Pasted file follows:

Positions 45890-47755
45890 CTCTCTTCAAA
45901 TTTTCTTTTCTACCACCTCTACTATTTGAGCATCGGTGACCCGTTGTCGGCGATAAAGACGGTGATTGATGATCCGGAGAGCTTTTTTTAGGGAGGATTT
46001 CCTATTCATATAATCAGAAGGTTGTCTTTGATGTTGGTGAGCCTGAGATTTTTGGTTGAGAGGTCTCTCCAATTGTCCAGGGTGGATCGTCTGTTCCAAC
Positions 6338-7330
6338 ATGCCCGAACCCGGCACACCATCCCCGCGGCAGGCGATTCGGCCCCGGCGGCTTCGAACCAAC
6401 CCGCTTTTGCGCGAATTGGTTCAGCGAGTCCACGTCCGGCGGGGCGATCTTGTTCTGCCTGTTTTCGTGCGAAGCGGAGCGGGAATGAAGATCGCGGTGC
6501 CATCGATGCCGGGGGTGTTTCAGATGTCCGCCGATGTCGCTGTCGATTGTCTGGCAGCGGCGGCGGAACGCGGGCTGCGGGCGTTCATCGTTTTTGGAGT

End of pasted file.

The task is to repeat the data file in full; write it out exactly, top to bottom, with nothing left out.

Positions 45890-47755
45890 CTCTCTTCAAA
45901 TTTTCTTTTCTACCACCTCTACTATTTGAGCATCGGTGACCCGTTGTCGGCGATAAAGACGGTGATTGATGATCCGGAGAGCTTTTTTTAGGGAGGATTT
46001 CCTATTCATATAATCAGAAGGTTGTCTTTGATGTTGGTGAGCCTGAGATTTTTGGTTGAGAGGTCTCTCCAATTGTCCAGGGTGGATCGTCTGTTCCAAC
Positions 6338-7330
6338 ATGCCCGAACCCGGCACACCATCCCCGCGGCAGGCGATTCGGCCCCGGCGGCTTCGAACCAAC
6401 CCGCTTTTGCGCGAATTGGTTCAGCGAGTCCACGTCCGGCGGGGCGATCTTGTTCTGCCTGTTTTCGTGCGAAGCGGAGCGGGAATGAAGATCGCGGTGC
6501 CATCGATGCCGGGGGTGTTTCAGATGTCCGCCGATGTCGCTGTCGATTGTCTGGCAGCGGCGGCGGAACGCGGGCTGCGGGCGTTCATCGTTTTTGGAGT